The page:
FOREIGN DERIVED INTANGIBLE INCOME
WHAT IS IT?
Foreign Derived Intangible Income (FDII) refers to income derived from intangible assets, such as copyrights, trademarks and patents. FDII was included in Section 250 of the 2017 Tax Cuts and Jobs Act, with the purpose of lowering the tax rate on income from exports of goods and services of American multinational corporations. Governments globally seek to incentivize location of intellectual property because it is associated with high-value jobs that accompany patents, copyrights and trademarks. IP is a critical component of our economy today, contributing to everything from vaccines to the software we use daily. FDII was created as an incentive for domestic investment of intangible assets and to encourage multinational companies to repatriate IP to the United States. FDII is especially applicable to software, steaming, and app related firms but is also critical to businesses that create movies and for consumer brands that are sold globally but maintain trademarks in the U.S. If we let FDII be repealed, competitor countries like China will gain an advantage with increased IP and innovation from the United States.
ISSUES WITH REMOVING FDII
FDII is paired elegantly with Global Intangible Low-taxed Income (GILTI) so that the US tax code is neutral with respect to location of IP making it a cost-effective means of encouraging development, maintenance or repatriation of IP to the US. The Made in America Tax Plan would increase GILTI while repealing and replacing FDII, meaning the overall tax burden of American firms would increase, and incentive to be based in America would decrease.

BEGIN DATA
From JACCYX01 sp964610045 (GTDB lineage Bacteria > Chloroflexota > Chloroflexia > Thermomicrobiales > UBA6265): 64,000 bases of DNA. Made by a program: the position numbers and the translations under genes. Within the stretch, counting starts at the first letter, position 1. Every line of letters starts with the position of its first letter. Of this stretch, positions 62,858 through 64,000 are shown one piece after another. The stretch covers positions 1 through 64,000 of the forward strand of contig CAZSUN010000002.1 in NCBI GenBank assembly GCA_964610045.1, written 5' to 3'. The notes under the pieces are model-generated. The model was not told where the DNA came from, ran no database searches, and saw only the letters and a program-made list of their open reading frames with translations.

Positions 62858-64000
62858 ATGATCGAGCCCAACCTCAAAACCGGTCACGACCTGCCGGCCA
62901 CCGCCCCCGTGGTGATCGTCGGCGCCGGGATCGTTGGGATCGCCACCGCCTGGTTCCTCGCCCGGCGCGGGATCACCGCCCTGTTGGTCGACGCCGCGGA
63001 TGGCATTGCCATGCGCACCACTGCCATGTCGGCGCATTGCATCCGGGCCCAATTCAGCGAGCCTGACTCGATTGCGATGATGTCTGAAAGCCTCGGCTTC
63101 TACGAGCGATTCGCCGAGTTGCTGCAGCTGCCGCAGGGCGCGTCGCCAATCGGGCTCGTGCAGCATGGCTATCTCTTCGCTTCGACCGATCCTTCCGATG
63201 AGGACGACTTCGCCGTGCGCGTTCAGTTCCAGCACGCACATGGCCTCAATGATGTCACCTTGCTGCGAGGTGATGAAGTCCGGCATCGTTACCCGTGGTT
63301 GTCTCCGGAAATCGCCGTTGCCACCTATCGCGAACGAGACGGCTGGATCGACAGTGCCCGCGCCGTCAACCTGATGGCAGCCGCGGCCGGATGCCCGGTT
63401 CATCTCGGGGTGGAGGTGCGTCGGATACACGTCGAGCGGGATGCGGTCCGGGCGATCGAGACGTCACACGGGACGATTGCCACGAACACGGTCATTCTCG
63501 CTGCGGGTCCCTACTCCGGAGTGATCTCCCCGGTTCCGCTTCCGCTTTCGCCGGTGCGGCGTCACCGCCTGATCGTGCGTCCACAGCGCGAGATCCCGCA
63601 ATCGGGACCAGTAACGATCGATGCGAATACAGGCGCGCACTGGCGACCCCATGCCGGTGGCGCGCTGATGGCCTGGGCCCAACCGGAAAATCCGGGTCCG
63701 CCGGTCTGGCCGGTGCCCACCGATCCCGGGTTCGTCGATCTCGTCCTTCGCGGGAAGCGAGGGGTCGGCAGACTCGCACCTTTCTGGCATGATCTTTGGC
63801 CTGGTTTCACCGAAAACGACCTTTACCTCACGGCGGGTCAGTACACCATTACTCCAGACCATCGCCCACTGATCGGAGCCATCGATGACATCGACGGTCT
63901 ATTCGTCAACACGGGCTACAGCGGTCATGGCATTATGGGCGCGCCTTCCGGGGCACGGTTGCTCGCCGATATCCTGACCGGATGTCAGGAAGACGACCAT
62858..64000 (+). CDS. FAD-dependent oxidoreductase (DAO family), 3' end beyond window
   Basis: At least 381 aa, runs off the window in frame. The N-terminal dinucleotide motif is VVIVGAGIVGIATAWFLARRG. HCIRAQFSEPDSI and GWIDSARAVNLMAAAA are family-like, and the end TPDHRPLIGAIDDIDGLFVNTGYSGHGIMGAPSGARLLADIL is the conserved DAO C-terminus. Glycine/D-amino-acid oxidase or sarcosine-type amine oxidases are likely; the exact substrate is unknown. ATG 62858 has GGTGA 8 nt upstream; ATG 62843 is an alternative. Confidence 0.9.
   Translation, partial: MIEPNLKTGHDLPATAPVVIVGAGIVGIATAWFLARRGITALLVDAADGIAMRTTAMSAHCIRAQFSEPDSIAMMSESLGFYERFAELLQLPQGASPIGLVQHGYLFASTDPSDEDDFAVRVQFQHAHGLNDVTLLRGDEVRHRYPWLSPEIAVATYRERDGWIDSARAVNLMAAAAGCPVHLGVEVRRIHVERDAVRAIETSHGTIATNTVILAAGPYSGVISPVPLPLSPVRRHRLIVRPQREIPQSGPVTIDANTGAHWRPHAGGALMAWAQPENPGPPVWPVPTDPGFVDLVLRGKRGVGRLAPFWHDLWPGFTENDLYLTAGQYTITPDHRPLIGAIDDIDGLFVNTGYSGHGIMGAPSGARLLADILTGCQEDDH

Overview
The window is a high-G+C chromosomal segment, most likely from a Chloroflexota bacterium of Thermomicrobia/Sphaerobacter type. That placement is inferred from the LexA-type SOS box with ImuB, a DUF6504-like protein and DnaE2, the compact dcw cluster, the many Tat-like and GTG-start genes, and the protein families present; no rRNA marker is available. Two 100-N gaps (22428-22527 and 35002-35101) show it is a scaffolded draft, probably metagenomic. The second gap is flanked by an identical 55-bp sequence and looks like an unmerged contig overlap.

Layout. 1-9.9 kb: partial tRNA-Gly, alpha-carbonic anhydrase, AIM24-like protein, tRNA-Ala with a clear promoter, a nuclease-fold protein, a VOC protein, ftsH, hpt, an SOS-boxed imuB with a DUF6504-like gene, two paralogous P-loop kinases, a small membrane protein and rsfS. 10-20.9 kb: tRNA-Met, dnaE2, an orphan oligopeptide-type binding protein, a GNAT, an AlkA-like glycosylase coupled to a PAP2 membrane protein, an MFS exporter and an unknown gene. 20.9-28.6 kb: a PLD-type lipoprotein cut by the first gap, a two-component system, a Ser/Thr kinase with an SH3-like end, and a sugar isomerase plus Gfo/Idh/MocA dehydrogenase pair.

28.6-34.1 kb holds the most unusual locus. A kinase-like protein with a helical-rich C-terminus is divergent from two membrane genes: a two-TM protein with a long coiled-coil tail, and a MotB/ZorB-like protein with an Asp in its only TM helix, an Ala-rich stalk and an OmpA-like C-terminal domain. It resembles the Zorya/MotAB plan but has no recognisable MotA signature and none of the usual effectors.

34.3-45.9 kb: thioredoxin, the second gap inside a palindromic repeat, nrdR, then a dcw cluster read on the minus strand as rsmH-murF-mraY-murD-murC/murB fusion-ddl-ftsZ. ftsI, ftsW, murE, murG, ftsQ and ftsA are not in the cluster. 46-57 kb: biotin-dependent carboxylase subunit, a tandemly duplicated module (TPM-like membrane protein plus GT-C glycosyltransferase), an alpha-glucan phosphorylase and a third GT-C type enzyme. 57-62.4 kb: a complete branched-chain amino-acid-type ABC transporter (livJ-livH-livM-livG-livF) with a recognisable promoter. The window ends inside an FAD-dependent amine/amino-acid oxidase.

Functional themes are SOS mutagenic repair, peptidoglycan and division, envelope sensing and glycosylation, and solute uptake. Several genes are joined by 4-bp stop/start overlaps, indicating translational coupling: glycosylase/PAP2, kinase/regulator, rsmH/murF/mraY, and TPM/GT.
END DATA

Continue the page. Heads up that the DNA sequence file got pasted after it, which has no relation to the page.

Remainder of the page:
Following the implementation of FDII in 2017, there was a nearly 130% increase in IP based in the United States, Google, Cisco, and Qualcomm being three of the major corporations who repatriated their IP, bringing jobs and profits back into the United States to benefit the American economy. Through the FDII deduction, Qualcomm saved $800 million in the years 2019 and 2020 combined. Without FDII, Qualcomm and others will have an increased tax burden, potentially harming the domestic economy or resulting in their expatriation of the United States to foreign domains, reducing American jobs for these companies.
Prior to enactment of FDII, American companies were subject to takeovers or inversions because foreign businesses paid less tax on the income earned from IP. To keep America competitive and avoid inversions, takeovers, and expatriation of large U.S. companies, tax incentives such as FDII are critical. When IP is moved offshore, the jobs that support it are moved offshore reducing innovation and competitiveness of the American economy. The FDII incentive is critical for domestic investment, competition, and to ensure the American economy is innovative and prosperous. Eliminating FDII discourages multinational firms from bringing their profits back to the United States by increasing their tax burden.